As for their chemistry, it's definitely a realistic one. It's not yet love since they are still strangers who are bound by their shared secret of time-stopping orgasms, but the potential to be something more is undeniable. Suzie and Jon have felt different and isolated all their lives. To be sexually intimate with people and yet also being capable of entering into a transcendental plane of reality alone after every sexual encounter that leads to orgasm? That can be the loneliest of experiences. Sex is supposed to be a union not just of flesh but of mind and spirit, and neither of them ever found a partner who can be with them in their quiet worlds of the afterglow...until now, that is.
For the first time in their lives, both Suzie and Jon found somebody else who understood this weird thing their bodies can do, and of course they'd be more than eager to be around one another, and discover new and better ways to be intimate and accepted together. Each relationship has to start somewhere, no matter how strange the origin.
The protagonist couple are endearing and relatable enough, especially when they are remorseless in how they try to understand the other's insecurities and social hang-ups about their sexuality and experiences. I like them as people, and I like them to stay together because they're an engrossing pair, especially what comes after next:
~ VOLUME TWO: TWO WORLDS, ONE COP ~
While the first volume introduces readers to the wacky sensibilities and grueling sexual histories of the protagonist couple Suzie and Jon, the second volume of Sex Criminals entitled Two Worlds, One Cop delivers a more well-balanced story arc which enhanced my appreciation and enjoyment of this series. It solidified my fan status for what writer and artist Matt Fraction and Chip Zdarsky respectively have accomplished.
Suzie and Jon had just reached a breaking point after their misadventures last time when they decided to use their time-stopping orgasms to plan a heist and rob for the bank Jon is working for in order to save Suzie's library from being closed. As it turns out, they are not alone. Other people have the same ability and this is when they were approached by a unit of three people who call themselves the Sex Police. They are led by a woman named Myrtle Spurge whom Suzie and Jon fondly referred to as 'Kegelface". To save their relationship and get out of the Sex Police's radar, Jon decided to go back on his medication. Suzie was more than happy to have a normal relationship again except that she also began to understand that Jon is pretty immature and repressively angry in many ways.
As for Jon, he admits readily in his POV issue that he was doing it all for Suzie which is not the kind of mindset someone with an antisocial disorder should have if he truly wants to get well, mentally and emotionally. As a gap grows between the two, a heated argument took place that drove Jon to commit something he will later forget.
This second volume was amazing in both the subtlest and explosive of ways! Fraction's writing is not only just humorous and sardonic--it's also touching in a lot of places, given the depth he tackled Jon's depression and impulsive behaviors geared towards anti-authority. The issue focusing on Jon's struggles to be noticed after his parents have more than stopped caring about him even as a young boy is pretty fascinating and sad to see unfold. I really felt for Jon's solitude whenever he is in the Quiet (or the Cum World as he personally prefers it). Inside that transcendental plane of reality, there are no rules or rejection; it's just him being able to scream and kick and wreak havoc as much as he wants to. What I think was sympathetic about this is that Jon doesn't want to be some kind of a terrorist who hurts people; he just wants to express his anger and frustration over being abandoned in ways that are not dangerous per se but are still detrimental to his well-being as a person.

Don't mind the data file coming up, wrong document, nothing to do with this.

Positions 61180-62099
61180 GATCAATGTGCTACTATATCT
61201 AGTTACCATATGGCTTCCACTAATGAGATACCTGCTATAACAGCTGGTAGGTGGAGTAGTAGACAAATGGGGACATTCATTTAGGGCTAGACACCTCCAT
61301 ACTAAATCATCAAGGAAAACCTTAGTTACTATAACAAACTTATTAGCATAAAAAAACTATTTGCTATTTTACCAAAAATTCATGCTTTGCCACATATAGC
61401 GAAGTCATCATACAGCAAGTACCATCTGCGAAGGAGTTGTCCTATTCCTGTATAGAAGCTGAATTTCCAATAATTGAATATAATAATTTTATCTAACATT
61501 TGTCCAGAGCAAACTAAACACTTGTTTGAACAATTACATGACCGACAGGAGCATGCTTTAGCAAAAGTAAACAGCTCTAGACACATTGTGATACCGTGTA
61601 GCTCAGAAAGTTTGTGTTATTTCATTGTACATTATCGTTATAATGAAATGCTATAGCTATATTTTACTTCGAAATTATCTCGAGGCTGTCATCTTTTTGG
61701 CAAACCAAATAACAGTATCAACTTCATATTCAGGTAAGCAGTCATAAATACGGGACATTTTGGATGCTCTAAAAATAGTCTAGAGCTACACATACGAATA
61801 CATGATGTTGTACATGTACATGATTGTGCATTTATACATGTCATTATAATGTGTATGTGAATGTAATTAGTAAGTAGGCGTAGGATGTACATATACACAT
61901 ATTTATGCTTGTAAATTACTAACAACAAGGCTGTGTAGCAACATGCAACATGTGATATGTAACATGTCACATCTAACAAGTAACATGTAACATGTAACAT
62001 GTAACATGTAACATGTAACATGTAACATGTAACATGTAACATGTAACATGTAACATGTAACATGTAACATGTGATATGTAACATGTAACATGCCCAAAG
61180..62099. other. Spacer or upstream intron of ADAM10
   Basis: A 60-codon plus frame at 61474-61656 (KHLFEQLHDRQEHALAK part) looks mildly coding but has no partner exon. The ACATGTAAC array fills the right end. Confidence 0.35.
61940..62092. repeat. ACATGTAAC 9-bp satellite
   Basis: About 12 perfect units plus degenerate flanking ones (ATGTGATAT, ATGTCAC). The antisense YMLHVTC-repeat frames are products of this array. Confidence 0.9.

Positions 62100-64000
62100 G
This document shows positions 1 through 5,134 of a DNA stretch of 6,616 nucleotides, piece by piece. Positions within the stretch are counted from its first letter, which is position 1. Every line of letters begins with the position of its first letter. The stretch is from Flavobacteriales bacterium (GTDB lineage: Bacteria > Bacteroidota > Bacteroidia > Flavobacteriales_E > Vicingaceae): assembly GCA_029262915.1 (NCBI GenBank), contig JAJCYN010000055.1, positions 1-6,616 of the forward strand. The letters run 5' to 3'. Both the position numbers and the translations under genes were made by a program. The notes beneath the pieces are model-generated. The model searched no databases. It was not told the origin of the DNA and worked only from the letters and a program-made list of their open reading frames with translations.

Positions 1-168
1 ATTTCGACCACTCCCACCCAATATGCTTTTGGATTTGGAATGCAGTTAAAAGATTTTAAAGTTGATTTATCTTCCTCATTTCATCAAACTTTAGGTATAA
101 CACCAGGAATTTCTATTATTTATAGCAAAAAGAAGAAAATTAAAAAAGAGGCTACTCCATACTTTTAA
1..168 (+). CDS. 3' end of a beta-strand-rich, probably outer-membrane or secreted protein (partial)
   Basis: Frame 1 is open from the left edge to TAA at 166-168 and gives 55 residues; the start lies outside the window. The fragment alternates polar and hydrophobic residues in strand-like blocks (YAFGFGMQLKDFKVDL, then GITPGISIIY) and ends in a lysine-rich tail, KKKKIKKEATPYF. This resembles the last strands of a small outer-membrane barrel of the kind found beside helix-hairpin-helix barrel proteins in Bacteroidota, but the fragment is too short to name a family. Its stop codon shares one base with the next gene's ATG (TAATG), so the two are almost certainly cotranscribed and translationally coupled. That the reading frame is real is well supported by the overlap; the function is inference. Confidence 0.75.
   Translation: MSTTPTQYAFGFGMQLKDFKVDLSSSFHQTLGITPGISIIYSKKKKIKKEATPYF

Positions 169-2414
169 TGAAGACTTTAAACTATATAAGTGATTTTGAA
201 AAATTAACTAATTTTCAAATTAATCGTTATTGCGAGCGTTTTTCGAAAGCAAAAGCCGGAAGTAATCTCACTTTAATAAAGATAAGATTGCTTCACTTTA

Meanwhile, Suzie opted to take a break from Jon, assessing that as much as she cares about him, she has to look out after for herself first. In a panel sequence, she even expressed that she's not with Jon because she wants to fix him. She stresses that Jon should want to get better and seek help with his psychological difficulties, and I think this was a truly positive message to convey for a lot of young women who have this gratingly twisted way of perceiving themselves as life givers for the men they love. I've had friends and have met various women who think they can repair someone by the power of their love and support and that sucks balls because life begs to differ. Sometimes love isn't really enough for a person to get better and stop being disruptive in their personal lives. More often than not, we should all learn to cut off abusive people from taking advantage of our kindness and devotion, and I'm glad Sex Criminals and its creators made the right decision in making Suzie say these things to the readers because it's uplifting and empowering:
I won't be spoiling the crucial moments in this volume anymore because I would like to encourage EVERYONE to read this scintillating series, especially this volume in particular that has a lot of heart and guts. I'm pleased that a comic book like this got published. Fraction has instilled enough humor and self-awareness in Sex Criminals that can be valued a lot more than just its entertainment factor. Zdarsky's illustrations were also splendid, particularly on how he drew Suzie. She has curves in her body and is not that drop-dead gorgeous-looking either, much like Jon is typically just average-looking too. In a nutshell, Sex Criminals is a promising and important work that you should not missed out on!